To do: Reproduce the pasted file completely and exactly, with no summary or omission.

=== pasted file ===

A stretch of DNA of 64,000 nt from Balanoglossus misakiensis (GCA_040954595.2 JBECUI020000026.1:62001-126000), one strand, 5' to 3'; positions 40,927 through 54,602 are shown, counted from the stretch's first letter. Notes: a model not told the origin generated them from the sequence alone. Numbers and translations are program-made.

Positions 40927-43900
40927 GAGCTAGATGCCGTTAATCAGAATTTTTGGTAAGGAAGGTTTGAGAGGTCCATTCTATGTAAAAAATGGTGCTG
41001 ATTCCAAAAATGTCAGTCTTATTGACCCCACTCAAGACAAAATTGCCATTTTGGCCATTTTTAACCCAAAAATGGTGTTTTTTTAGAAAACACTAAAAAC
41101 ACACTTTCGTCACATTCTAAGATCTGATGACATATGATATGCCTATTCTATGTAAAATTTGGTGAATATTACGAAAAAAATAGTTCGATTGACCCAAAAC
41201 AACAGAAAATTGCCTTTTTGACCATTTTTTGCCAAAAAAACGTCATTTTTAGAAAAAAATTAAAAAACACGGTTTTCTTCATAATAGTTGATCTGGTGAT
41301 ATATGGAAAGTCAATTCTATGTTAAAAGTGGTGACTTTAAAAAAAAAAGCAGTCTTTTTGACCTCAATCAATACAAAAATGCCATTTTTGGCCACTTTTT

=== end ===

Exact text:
A stretch of DNA of 64,000 nt from Balanoglossus misakiensis (GCA_040954595.2 JBECUI020000026.1:62001-126000), one strand, 5' to 3'; positions 40,927 through 54,602 are shown, counted from the stretch's first letter. Notes: a model not told the origin generated them from the sequence alone. Numbers and translations are program-made.

Positions 40927-43900
40927 GAGCTAGATGCCGTTAATCAGAATTTTTGGTAAGGAAGGTTTGAGAGGTCCATTCTATGTAAAAAATGGTGCTG
41001 ATTCCAAAAATGTCAGTCTTATTGACCCCACTCAAGACAAAATTGCCATTTTGGCCATTTTTAACCCAAAAATGGTGTTTTTTTAGAAAACACTAAAAAC
41101 ACACTTTCGTCACATTCTAAGATCTGATGACATATGATATGCCTATTCTATGTAAAATTTGGTGAATATTACGAAAAAAATAGTTCGATTGACCCAAAAC
41201 AACAGAAAATTGCCTTTTTGACCATTTTTTGCCAAAAAAACGTCATTTTTAGAAAAAAATTAAAAAACACGGTTTTCTTCATAATAGTTGATCTGGTGAT
41301 ATATGGAAAGTCAATTCTATGTTAAAAGTGGTGACTTTAAAAAAAAAAGCAGTCTTTTTGACCTCAATCAATACAAAAATGCCATTTTTGGCCACTTTTT